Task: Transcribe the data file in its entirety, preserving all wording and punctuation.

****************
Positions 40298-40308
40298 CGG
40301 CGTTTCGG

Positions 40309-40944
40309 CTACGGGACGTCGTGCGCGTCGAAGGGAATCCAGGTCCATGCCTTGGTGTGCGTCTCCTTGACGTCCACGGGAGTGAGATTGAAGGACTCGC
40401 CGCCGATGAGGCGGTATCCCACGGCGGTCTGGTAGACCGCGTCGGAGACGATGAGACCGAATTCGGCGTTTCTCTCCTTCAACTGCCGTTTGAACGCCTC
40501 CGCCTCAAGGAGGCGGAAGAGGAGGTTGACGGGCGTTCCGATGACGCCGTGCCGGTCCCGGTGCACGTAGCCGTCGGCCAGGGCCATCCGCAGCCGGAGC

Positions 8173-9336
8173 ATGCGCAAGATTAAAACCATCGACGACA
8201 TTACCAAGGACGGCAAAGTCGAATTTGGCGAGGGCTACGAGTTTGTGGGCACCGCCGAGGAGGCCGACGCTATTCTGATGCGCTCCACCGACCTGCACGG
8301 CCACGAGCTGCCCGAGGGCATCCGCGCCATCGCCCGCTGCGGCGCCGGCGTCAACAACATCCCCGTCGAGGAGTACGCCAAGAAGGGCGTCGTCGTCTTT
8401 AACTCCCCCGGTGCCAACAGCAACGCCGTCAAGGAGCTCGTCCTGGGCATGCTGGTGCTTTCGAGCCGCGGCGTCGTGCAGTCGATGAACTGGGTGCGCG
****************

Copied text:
Positions 40298-40308
40298 CGG
40301 CGTTTCGG

Positions 40309-40944
40309 CTACGGGACGTCGTGCGCGTCGAAGGGAATCCAGGTCCATGCCTTGGTGTGCGTCTCCTTGACGTCCACGGGAGTGAGATTGAAGGACTCGC
40401 CGCCGATGAGGCGGTATCCCACGGCGGTCTGGTAGACCGCGTCGGAGACGATGAGACCGAATTCGGCGTTTCTCTCCTTCAACTGCCGTTTGAACGCCTC
40501 CGCCTCAAGGAGGCGGAAGAGGAGGTTGACGGGCGTTCCGATGACGCCGTGCCGGTCCCGGTGCACGTAGCCGTCGGCCAGGGCCATCCGCAGCCGGAGC

Positions 8173-9336
8173 ATGCGCAAGATTAAAACCATCGACGACA
8201 TTACCAAGGACGGCAAAGTCGAATTTGGCGAGGGCTACGAGTTTGTGGGCACCGCCGAGGAGGCCGACGCTATTCTGATGCGCTCCACCGACCTGCACGG
8301 CCACGAGCTGCCCGAGGGCATCCGCGCCATCGCCCGCTGCGGCGCCGGCGTCAACAACATCCCCGTCGAGGAGTACGCCAAGAAGGGCGTCGTCGTCTTT
8401 AACTCCCCCGGTGCCAACAGCAACGCCGTCAAGGAGCTCGTCCTGGGCATGCTGGTGCTTTCGAGCCGCGGCGTCGTGCAGTCGATGAACTGGGTGCGCG